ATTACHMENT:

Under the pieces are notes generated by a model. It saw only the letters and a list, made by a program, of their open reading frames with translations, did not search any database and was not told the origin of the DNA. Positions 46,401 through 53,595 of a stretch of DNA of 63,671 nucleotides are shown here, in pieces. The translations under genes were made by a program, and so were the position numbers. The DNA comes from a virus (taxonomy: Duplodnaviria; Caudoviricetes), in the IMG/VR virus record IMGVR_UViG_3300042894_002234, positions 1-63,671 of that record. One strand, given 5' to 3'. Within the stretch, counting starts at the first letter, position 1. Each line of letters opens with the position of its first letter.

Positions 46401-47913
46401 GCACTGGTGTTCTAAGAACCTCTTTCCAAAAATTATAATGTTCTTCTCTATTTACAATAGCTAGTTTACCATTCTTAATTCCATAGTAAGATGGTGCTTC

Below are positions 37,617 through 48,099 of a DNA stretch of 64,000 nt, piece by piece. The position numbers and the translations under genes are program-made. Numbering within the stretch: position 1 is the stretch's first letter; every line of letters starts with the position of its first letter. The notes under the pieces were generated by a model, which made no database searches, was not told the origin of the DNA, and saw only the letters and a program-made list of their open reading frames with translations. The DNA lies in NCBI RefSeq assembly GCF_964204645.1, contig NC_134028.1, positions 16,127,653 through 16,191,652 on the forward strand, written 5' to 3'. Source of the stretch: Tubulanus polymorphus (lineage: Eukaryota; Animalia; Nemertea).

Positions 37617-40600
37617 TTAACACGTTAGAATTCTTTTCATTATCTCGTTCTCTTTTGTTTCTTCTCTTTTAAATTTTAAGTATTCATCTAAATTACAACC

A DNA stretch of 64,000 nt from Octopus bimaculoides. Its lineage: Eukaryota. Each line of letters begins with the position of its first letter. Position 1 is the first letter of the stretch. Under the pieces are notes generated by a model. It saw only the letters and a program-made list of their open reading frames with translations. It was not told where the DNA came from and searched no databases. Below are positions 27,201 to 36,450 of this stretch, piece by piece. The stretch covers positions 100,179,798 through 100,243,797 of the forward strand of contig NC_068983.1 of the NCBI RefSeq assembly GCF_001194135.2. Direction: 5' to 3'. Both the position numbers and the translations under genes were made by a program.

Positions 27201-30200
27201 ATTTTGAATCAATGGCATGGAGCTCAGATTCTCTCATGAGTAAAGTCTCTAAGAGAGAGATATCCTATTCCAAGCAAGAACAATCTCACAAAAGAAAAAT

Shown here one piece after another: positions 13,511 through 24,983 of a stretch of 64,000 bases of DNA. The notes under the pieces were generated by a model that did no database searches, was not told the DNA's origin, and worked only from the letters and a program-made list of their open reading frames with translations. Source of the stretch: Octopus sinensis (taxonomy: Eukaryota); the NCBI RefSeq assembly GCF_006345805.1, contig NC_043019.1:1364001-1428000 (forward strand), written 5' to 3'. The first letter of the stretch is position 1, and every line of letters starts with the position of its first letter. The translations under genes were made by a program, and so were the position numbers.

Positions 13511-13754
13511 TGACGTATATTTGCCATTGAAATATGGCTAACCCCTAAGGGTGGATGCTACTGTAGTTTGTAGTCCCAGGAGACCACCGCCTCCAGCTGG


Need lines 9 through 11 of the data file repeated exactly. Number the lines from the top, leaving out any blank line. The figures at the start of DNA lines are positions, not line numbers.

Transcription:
27201 ATTTTGAATCAATGGCATGGAGCTCAGATTCTCTCATGAGTAAAGTCTCTAAGAGAGAGATATCCTATTCCAAGCAAGAACAATCTCACAAAAGAAAAAT

Shown here one piece after another: positions 13,511 through 24,983 of a stretch of 64,000 bases of DNA. The notes under the pieces were generated by a model that did no database searches, was not told the DNA's origin, and worked only from the letters and a program-made list of their open reading frames with translations. Source of the stretch: Octopus sinensis (taxonomy: Eukaryota); the NCBI RefSeq assembly GCF_006345805.1, contig NC_043019.1:1364001-1428000 (forward strand), written 5' to 3'. The first letter of the stretch is position 1, and every line of letters starts with the position of its first letter. The translations under genes were made by a program, and so were the position numbers.

Positions 13511-13754